Net Leasable Area (NLA): In a building or project, floor space that may be rented to tenants. The area upon which rental payments are based. Generally excludes common areas and space devoted to the heating, cooling and other equipment of a building.

Real Estate Investment Trust (REIT): An investment vehicle for real estate, whereby investors can buy a stake in property assets (including buildings and mortgages) without tying up their capital in the long term. REITs can be traded, like stocks, on major exchanges. They give investors exposure to large-scale real estate assets, including warehouses, hospitals, shopping malls and apartment buildings.

Sale and Leaseback: When a company sells their building to an investor and then signs a long-term lease for the space, providing income for the investor

Stamp duty: A tax on legal documents that relate to the transfer of assets or property. Property sales and acquisitions throughout Australia are subject to stamp duty, although rates vary in each state and territory.

Strata title: A form of ownership created for multi-level apartment blocks, and horizontal subdivisions with shared areas such as car parks and swimming pools. Strata title properties consist of individual lots and common property.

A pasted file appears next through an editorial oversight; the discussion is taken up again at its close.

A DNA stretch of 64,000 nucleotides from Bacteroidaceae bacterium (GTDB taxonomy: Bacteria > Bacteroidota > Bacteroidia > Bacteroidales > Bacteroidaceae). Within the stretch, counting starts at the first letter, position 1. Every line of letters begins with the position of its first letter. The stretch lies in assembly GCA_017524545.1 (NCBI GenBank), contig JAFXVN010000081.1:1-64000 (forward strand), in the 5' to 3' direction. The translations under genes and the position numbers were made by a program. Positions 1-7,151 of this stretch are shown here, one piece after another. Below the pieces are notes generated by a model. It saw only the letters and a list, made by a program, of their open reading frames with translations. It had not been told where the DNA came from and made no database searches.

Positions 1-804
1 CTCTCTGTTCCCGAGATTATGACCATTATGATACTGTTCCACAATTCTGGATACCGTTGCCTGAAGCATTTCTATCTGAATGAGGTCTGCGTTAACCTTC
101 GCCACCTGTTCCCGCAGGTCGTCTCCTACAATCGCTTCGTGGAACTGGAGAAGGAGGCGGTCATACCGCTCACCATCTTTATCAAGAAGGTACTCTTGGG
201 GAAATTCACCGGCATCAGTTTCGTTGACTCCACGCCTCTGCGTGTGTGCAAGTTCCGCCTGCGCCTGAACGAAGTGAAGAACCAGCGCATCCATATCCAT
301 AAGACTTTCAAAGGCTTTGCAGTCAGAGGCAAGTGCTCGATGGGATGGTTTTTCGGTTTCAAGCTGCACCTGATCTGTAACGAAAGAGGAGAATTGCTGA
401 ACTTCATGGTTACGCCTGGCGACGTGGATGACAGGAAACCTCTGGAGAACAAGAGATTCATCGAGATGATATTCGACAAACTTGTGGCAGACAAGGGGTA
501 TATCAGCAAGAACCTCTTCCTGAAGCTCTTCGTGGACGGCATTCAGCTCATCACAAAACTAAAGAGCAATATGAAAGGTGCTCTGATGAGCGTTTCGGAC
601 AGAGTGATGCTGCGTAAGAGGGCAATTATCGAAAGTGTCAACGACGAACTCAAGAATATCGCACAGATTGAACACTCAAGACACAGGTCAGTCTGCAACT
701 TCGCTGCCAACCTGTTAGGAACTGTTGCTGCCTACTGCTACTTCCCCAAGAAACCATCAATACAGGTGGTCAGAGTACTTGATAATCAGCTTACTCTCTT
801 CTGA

Sublease:  A lease or rental agreement between a tenant who already holds a lease to a commercial space or property and another party—called the sublessee or subtenant—who wants to use part or all of that space.

Tenants in common: The co-owners of an undivided interest in the same property. Each has an equal right to the possession and use of the property. Each owner can bequeath their interest to beneficiaries through their will, whereas in a joint tenancy, if one party dies their share passes automatically to the remaining owner or owners.

Term deposit: A deposit held at a financial institution for a fixed term that may range anywhere from a month to a few years. The conditions of a term deposit are that the money can only be withdrawn after the term has ended or by the borrower giving an agreed number of days’ notice. Typically, a longer term will offer a higher interest rate, and if the cash is withdrawn early, a penalty may be charged.

Torrens Title Property: A property where the owner holds the title to the building and the land it is on. A Torrens Title document will list all details and interests affecting a property and its land, including easements, caveats, mortgages, covenants and past changes in ownership.

Trust account: A bank account set up by one person on behalf of another (e.g. an agent for an owner to collect a commercial property buyer’s deposit).

Valuation: A formal process of establishing the value of a property from an objective and independent point of view. In most Australian states and territories, a formal valuation can only be provided by a qualified valuer who has the necessary qualifications and training.

Yield: The rent that a commercial property currently generates for the owner expressed as a percentage of the market value of the property.